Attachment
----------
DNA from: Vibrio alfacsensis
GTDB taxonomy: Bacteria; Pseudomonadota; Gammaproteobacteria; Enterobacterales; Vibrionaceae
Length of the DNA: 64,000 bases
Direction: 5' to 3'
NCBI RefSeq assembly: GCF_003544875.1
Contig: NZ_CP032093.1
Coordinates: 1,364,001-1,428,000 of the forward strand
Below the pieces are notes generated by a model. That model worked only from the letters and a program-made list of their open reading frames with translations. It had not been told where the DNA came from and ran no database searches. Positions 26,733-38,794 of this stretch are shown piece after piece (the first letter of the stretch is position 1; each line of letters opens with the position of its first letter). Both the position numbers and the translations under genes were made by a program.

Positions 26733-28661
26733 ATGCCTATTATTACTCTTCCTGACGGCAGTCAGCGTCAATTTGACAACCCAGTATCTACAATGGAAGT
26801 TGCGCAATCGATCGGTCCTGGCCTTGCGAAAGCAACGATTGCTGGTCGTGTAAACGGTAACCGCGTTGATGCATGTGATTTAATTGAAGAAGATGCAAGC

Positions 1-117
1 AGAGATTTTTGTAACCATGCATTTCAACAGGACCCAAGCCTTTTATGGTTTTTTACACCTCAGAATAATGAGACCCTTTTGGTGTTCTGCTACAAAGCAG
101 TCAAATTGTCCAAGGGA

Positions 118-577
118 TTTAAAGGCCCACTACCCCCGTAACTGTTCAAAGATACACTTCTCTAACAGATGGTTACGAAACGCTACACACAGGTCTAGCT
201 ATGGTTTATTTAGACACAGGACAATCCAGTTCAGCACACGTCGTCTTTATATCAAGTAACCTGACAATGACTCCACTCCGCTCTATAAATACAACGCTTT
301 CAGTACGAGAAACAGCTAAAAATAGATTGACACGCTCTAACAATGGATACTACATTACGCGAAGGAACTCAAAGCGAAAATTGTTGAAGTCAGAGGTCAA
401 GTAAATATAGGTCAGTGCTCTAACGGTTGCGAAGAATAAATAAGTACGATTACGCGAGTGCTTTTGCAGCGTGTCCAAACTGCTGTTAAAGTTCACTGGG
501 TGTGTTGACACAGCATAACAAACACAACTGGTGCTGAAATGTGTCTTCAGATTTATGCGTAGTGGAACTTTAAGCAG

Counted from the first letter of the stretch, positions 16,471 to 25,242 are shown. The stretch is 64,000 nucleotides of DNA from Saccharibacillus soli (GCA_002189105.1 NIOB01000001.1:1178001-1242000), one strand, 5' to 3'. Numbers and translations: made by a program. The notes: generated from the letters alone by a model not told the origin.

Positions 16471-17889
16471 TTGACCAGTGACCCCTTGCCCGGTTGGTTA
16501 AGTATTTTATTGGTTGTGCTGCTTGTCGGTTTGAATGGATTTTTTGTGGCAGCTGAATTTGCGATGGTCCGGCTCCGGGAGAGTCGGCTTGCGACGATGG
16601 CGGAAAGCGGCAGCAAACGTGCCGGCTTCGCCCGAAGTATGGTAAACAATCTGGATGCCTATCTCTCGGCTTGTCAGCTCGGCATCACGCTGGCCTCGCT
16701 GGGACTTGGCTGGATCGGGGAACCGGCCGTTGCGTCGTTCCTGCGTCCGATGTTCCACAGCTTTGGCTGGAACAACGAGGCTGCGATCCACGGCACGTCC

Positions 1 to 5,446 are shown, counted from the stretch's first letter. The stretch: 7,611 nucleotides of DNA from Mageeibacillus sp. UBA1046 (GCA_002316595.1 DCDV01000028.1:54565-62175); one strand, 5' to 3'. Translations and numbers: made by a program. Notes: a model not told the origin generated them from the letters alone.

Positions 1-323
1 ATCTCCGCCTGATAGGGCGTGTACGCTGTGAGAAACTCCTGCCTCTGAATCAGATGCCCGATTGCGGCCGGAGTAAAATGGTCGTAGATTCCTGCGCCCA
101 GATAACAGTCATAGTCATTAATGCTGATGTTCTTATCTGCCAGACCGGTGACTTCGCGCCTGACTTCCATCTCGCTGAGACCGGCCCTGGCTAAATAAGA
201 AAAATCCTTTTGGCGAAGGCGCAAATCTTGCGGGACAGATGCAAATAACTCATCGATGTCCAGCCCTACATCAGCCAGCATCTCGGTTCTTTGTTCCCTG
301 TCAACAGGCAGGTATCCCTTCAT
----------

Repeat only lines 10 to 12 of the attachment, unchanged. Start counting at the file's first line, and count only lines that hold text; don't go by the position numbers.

26733 ATGCCTATTATTACTCTTCCTGACGGCAGTCAGCGTCAATTTGACAACCCAGTATCTACAATGGAAGT
26801 TGCGCAATCGATCGGTCCTGGCCTTGCGAAAGCAACGATTGCTGGTCGTGTAAACGGTAACCGCGTTGATGCATGTGATTTAATTGAAGAAGATGCAAGC

Positions 1-117